This is an article I have published this week at, and which can be found here.


Avoiding risk is the most effective way to make your business irrelevant, redundant and bankrupt.

Unfortunately, it appears that, in the face of the recession, risk avoidance has become the preferred strategy of most British companies.

Last week, the insurer RSA and the Future Foundation published a report that suggested that British companies were choosing not to pursue growth opportunities.

Although over 60% of the 250 business leaders questioned said that opportunities existed in their markets, less than half of them believed that their company would grow. More worryingly, only a quarter of these senior executives agreed that risk-taking was a good way to make money.

It seems that the mismanaged risk-taking in the financial sector over the past decade, the subsequent decline in bank lending and the stream of bad news in the media, is persuading our business leaders to steer clear of new opportunities and their inherent risks.

This attitude is both wrong and concerning. Prudent risk-taking is at the heart of corporate growth. Indeed, most company breakthroughs occur when business leaders spot a new opportunity and find ways to exploit it profitably.

Take Tesco, for example. It is one of the UK’s biggest corporate successes of the last 20 years, and its executive teams have continuously raised the bar and been willing to invest in new opportunities that have included international expansion, new ranges and departments, new formats, new channels and stronger customer relationships.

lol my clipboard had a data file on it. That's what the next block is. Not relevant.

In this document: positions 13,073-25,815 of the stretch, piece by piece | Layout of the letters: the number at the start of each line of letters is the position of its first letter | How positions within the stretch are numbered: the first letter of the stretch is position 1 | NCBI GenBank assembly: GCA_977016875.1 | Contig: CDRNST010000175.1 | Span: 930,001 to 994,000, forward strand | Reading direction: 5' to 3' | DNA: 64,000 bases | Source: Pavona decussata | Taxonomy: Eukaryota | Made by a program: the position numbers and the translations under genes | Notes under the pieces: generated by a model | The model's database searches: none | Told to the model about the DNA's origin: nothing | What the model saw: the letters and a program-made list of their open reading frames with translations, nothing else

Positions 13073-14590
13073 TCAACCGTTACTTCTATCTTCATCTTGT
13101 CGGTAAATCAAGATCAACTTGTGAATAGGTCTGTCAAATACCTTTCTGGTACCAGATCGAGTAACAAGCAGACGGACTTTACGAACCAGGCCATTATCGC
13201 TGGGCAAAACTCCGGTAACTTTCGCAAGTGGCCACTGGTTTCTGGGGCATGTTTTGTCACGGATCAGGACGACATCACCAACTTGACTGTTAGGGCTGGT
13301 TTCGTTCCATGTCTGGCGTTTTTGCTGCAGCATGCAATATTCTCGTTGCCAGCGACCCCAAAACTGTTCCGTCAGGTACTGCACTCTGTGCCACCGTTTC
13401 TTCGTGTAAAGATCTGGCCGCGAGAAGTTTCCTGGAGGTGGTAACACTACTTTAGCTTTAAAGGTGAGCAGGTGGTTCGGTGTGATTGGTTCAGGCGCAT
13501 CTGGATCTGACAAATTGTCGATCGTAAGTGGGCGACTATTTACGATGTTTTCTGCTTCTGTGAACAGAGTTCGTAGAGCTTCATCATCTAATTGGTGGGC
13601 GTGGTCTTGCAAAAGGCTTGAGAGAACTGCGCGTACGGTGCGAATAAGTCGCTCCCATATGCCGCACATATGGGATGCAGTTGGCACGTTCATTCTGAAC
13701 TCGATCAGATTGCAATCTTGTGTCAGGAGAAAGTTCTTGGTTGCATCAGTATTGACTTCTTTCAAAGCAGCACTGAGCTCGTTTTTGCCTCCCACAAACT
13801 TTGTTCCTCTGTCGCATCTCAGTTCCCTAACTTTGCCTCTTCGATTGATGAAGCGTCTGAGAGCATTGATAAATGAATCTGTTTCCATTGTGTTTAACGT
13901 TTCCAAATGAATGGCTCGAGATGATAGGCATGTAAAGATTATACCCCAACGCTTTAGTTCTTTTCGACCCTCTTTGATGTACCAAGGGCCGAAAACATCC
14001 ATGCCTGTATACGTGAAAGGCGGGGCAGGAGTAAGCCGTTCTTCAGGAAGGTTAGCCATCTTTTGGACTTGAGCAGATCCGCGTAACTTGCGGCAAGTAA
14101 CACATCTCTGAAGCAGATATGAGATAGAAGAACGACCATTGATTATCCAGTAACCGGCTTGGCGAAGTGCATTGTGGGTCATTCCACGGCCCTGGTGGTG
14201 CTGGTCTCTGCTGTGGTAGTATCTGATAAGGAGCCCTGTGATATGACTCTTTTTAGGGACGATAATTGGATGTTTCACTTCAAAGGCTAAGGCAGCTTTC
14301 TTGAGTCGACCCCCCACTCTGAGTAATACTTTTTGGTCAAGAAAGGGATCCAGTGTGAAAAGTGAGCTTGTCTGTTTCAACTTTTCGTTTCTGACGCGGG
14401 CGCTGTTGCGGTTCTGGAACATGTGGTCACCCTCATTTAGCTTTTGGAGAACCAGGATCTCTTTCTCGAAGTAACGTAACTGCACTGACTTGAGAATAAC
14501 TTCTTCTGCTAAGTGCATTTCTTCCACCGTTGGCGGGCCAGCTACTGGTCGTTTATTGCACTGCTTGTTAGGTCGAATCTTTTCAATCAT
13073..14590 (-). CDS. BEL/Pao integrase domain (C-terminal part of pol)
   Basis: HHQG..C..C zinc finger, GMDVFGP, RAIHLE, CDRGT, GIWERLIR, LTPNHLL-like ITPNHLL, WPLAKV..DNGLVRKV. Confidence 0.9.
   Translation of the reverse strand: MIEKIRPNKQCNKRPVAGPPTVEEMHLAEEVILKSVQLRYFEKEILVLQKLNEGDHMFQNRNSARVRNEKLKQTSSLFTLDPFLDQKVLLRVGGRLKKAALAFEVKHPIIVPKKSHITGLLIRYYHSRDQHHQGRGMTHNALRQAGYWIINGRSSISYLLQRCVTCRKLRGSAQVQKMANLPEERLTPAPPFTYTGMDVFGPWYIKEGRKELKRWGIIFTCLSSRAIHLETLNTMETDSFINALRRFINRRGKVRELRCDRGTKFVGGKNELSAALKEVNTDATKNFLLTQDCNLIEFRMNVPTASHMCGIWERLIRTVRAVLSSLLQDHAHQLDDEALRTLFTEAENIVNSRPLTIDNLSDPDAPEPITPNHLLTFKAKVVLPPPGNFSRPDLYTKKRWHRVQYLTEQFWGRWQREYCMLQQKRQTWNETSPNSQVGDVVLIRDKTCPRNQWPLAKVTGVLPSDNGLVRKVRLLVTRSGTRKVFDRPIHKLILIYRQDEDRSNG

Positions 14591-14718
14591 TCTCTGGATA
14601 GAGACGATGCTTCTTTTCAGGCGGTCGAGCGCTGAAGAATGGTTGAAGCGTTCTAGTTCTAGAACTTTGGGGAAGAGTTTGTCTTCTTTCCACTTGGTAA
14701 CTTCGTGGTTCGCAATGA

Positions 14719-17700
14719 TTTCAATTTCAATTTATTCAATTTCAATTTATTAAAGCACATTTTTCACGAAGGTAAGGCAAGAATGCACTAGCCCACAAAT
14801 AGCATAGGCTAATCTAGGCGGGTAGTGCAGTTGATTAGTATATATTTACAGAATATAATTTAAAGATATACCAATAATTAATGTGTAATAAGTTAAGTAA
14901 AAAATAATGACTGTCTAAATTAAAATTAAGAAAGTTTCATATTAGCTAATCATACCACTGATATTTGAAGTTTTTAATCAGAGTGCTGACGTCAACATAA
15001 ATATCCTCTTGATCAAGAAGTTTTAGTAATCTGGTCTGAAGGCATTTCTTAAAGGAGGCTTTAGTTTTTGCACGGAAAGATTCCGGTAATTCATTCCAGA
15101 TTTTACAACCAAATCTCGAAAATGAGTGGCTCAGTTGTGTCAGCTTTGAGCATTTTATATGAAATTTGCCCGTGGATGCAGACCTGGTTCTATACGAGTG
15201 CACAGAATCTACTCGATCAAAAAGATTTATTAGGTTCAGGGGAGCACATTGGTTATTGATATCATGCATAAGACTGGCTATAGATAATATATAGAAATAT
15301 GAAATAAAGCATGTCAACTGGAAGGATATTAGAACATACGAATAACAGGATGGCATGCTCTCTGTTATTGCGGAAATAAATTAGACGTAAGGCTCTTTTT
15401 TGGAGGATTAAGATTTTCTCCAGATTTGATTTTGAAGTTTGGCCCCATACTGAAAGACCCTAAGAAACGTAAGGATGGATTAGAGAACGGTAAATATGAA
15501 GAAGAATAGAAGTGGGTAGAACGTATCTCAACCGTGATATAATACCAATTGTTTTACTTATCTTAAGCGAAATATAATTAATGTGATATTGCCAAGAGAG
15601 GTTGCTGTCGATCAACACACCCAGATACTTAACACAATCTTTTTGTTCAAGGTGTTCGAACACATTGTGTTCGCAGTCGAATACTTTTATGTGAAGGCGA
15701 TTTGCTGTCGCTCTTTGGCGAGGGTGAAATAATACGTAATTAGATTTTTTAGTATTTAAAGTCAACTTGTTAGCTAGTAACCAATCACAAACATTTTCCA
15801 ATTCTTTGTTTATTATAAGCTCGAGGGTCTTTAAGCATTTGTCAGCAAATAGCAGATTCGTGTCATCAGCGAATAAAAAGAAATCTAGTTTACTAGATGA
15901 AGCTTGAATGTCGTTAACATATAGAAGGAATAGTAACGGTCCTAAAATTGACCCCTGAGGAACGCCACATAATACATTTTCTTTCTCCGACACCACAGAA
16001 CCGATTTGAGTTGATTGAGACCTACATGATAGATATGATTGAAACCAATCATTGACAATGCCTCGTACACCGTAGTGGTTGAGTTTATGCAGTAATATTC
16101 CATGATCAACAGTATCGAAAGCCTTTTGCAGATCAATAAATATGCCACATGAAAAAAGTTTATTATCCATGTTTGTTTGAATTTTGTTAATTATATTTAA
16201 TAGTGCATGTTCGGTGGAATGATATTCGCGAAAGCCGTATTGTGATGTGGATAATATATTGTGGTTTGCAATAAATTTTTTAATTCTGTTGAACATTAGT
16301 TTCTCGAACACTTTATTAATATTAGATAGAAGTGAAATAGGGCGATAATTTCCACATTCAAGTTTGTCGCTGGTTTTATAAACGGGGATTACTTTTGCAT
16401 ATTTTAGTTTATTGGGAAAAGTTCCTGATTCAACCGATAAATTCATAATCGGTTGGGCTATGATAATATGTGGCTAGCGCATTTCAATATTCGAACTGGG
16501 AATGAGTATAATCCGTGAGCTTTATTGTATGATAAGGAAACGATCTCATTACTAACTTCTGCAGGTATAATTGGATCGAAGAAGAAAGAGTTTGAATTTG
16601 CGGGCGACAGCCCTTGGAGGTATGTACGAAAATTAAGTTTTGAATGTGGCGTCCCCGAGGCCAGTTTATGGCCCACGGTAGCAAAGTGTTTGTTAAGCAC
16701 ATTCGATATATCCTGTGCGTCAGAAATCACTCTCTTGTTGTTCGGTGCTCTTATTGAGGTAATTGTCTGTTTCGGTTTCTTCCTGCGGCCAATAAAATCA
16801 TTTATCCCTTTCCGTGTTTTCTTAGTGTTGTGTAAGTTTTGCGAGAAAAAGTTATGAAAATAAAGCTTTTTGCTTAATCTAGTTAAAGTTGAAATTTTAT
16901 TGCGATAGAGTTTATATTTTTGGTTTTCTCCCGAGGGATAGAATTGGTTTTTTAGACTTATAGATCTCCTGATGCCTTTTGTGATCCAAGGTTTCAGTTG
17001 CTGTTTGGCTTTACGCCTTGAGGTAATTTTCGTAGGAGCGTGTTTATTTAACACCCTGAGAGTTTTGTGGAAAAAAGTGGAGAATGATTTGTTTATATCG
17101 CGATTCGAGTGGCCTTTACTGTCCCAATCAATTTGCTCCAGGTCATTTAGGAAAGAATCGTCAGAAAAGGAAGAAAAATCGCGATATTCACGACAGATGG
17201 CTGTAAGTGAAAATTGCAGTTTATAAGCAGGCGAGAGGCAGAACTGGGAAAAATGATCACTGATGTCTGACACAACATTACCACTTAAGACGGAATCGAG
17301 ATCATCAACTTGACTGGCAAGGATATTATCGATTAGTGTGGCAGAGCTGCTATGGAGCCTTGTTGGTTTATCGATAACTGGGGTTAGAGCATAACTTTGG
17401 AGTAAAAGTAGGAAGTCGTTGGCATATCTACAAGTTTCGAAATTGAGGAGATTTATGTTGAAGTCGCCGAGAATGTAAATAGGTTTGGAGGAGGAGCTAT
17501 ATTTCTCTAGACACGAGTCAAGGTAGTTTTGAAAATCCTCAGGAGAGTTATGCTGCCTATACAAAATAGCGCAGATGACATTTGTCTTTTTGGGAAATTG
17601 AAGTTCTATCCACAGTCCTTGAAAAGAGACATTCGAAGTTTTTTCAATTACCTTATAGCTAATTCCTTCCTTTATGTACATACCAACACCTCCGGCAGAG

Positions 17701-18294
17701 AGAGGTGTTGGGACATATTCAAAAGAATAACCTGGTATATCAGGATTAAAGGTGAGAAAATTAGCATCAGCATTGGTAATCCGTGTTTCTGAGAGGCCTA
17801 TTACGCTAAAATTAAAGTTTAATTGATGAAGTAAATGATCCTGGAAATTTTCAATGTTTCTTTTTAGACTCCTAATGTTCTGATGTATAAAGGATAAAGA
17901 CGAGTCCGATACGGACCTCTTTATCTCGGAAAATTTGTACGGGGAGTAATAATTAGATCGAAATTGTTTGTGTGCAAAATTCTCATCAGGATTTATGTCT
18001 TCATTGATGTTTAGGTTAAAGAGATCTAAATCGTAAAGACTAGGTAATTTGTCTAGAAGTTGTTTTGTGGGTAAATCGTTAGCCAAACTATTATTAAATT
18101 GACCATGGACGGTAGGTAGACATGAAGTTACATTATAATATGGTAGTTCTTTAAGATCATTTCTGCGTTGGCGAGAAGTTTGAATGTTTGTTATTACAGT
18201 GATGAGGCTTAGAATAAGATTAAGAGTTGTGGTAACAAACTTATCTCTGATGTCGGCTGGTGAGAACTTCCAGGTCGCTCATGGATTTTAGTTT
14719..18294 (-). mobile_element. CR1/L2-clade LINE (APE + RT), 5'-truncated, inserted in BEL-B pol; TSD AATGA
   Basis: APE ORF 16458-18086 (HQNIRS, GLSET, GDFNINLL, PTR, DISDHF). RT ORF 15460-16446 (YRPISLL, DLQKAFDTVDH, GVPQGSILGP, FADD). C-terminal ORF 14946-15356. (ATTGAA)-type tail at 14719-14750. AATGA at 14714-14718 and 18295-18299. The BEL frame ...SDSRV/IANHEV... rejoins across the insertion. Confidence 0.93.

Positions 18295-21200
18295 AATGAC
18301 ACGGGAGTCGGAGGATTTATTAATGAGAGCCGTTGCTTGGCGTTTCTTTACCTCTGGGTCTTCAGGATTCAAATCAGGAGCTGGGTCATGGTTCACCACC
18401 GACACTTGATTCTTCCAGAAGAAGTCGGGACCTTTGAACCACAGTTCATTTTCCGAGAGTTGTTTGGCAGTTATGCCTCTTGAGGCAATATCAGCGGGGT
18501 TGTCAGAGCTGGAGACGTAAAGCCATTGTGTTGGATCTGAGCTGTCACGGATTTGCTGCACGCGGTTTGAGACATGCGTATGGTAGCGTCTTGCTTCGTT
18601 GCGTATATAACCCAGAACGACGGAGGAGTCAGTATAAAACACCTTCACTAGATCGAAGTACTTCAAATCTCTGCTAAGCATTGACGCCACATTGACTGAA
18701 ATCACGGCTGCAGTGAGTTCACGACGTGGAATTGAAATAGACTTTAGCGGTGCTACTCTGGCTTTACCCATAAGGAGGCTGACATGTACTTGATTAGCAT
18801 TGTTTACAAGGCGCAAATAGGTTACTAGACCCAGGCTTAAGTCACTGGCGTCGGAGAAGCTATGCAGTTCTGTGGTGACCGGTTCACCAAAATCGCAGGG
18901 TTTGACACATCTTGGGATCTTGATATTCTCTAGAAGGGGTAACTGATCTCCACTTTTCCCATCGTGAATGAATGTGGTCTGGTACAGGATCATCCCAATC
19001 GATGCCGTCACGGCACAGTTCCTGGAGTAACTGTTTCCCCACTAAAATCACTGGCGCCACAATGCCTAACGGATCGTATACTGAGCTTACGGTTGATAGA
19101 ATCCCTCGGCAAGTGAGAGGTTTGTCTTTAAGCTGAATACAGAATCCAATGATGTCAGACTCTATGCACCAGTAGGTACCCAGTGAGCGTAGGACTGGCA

What’s more, history tells us that continuing to invest in growth during recessions is likely to drive longer-term success.

For example, McKinsey, the management consultants, studied 1,000 companies that performed strongly following the recession of the early 1990s. During the downturn these companies had clearly demonstrated a greater appetite for acquisitions, for using their cash reserves and for investing in R&D, marketing and sales.

Of course, taking risks does not mean being reckless:

  1. Understand and focus on the assets and capabilities that will allow you to exploit the opportunity.
  2. Understand the nature of the risks involved: their likelihood of occurring and their impact if they were to become manifest.
  3. Put in place preventative and contingent actions that enable you to minimise the impact of the key risks on your business.

Above all, you shouldn’t avoid risks. British business leaders must find ways to embrace the risk and uncertainty that comes with opportunity. As Tesco’s management team know it is the only way to drive market-leading growth.

© Stuart Cross 2009. All rights reserved.